Vice-President tells farmers to develop resilience


Vice-President Saulos Chilima has called on farmers in the country to develop resilience to climate change.

Chilima made the call in Blantyre Thursday during a resilience initiative insurance payout ceremony under the R4 Rural Resilience Initiative.

“The trend [climate change] has increased farmers’ vulnerability to weather shocks such as the dry spells experienced in the just-ended growing season,” Chilima said.


He further said disasters negatively affect food security, lead to stagnant development and stress the population.

“While government and its partners provide relief food to affected populations during emergencies, this intervention has failed to break the cycle of food insecurity because they did not build resilience,” he said.

At the ceremony, 254 farmers received money totalling K38,000— which they used to insure their productive assets during the 2017/18 growing season.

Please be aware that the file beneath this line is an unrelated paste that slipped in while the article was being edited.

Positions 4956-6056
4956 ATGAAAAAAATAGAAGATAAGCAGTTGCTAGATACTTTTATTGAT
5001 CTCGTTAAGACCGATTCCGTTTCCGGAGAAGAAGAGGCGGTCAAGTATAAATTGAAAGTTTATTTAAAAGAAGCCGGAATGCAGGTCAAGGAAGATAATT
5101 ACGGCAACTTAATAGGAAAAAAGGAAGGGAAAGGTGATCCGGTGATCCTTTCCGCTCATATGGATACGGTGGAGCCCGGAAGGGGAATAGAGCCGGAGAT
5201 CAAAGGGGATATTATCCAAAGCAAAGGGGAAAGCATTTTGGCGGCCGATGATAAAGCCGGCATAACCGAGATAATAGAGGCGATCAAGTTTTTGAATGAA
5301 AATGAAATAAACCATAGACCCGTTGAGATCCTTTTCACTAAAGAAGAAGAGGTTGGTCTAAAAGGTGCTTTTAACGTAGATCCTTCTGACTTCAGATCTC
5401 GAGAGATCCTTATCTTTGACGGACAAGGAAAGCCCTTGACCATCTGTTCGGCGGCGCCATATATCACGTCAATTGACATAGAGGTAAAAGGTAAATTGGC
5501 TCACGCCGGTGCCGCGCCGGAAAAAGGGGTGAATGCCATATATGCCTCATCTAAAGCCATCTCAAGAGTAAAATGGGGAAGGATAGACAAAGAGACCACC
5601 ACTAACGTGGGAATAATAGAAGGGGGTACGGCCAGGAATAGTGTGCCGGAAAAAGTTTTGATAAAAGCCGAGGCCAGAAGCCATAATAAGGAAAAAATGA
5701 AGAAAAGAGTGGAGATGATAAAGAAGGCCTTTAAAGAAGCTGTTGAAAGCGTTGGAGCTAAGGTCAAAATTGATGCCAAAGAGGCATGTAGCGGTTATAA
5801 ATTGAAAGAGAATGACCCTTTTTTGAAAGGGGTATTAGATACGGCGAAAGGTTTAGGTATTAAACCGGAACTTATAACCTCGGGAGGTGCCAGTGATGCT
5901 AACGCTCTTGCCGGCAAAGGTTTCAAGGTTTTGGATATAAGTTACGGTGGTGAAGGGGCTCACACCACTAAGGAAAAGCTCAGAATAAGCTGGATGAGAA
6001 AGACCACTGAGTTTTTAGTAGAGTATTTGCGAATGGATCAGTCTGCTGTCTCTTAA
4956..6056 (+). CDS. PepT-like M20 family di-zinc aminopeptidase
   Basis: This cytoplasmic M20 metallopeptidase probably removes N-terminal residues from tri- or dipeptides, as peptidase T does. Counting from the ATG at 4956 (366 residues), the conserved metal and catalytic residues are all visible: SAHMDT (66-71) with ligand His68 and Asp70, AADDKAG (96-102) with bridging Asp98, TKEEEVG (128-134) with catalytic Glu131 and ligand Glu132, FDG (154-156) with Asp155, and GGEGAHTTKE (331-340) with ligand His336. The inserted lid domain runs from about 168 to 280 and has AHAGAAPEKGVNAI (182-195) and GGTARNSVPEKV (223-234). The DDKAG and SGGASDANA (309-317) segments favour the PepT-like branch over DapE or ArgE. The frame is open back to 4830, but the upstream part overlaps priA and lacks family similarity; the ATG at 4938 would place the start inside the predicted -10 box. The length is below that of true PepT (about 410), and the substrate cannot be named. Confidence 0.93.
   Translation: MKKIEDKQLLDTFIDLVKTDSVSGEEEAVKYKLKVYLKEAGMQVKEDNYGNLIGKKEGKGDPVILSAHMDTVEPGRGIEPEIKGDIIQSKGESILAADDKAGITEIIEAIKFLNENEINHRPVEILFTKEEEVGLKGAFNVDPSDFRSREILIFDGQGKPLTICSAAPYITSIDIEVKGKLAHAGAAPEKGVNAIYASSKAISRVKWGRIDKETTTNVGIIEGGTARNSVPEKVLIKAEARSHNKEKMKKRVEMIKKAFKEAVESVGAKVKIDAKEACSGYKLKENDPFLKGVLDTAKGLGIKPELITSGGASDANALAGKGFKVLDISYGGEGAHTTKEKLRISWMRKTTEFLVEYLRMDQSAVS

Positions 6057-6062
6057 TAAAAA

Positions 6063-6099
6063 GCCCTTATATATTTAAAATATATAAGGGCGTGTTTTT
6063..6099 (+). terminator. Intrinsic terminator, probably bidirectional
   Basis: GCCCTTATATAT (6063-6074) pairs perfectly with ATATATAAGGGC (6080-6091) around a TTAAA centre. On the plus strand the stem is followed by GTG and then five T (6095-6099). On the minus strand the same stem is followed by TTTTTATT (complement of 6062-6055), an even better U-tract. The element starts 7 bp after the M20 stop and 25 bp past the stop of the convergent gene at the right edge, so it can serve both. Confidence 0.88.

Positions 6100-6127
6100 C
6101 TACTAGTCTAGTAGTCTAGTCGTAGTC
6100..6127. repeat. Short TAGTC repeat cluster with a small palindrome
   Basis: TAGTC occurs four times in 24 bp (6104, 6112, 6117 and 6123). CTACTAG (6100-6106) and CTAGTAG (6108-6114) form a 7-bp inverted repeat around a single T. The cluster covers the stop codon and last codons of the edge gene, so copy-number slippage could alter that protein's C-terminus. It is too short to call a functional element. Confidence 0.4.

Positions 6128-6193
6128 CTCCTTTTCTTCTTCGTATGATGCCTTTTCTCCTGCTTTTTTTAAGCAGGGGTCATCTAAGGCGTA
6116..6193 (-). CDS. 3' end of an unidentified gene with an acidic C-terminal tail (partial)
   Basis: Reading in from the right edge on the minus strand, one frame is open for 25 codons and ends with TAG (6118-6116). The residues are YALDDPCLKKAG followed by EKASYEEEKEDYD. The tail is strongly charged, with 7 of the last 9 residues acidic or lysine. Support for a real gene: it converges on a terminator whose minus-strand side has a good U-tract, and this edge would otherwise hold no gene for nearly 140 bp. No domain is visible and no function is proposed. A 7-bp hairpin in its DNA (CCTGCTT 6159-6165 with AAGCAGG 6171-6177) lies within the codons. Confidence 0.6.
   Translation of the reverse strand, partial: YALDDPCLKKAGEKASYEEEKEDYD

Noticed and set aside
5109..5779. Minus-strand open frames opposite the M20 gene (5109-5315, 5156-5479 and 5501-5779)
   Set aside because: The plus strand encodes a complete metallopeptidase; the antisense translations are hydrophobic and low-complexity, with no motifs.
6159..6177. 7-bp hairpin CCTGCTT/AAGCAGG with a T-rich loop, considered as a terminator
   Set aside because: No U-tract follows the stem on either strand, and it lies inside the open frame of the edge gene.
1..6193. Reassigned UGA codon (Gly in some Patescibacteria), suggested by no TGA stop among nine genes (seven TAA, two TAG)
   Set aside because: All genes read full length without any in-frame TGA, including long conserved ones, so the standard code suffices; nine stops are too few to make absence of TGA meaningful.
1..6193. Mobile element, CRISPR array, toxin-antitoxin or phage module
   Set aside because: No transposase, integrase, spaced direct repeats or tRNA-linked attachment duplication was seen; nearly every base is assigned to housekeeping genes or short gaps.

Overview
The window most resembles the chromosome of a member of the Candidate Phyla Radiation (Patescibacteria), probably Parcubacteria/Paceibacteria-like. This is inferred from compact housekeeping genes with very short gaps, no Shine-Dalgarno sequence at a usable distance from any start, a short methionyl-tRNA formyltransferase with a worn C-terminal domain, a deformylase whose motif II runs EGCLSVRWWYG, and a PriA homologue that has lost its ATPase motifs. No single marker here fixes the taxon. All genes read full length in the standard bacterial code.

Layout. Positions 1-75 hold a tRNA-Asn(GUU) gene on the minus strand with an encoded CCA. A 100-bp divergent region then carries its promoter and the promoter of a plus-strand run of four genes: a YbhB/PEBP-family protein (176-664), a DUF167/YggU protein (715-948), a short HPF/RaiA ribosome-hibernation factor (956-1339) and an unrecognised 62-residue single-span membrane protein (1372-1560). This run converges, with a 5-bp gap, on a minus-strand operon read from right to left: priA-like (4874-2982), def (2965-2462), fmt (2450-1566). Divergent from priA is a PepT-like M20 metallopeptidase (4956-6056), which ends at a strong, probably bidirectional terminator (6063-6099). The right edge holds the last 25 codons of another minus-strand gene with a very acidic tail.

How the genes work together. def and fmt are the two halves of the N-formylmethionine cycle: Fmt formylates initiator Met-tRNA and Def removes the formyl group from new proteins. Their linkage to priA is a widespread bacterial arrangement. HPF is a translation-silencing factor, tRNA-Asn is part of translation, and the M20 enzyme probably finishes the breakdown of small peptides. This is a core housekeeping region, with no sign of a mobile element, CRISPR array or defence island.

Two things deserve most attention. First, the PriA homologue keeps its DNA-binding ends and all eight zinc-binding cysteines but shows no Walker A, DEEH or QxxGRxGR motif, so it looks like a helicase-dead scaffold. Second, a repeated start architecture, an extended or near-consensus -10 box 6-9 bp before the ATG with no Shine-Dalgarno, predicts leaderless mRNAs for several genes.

“I would like to commend the 254 farmers of Chiweta Group for deciding to insure their productive assets. For me, it has been inspiring to note the active participation of women in the Resilience and R4 Initiative, particularly through village savings and loan groups,” he said.

United Nations World Food Programme Country Director, Benoit Thiry, said the initiative is one component of the integrated resilience approach, which has helped poor farmers to pay for drought insurance with their labour.

“Protecting farmers’ investments with insurance means that when a shock hits, compensation for losses prevents farmers from resorting to desperate measures, such as selling their livestock or taking their children out of school,” he said.

The initiative has been prioritised in shock-prone areas, with specific focus on drought affected areas that are highly food insecure and dependent on rain-fed agriculture.

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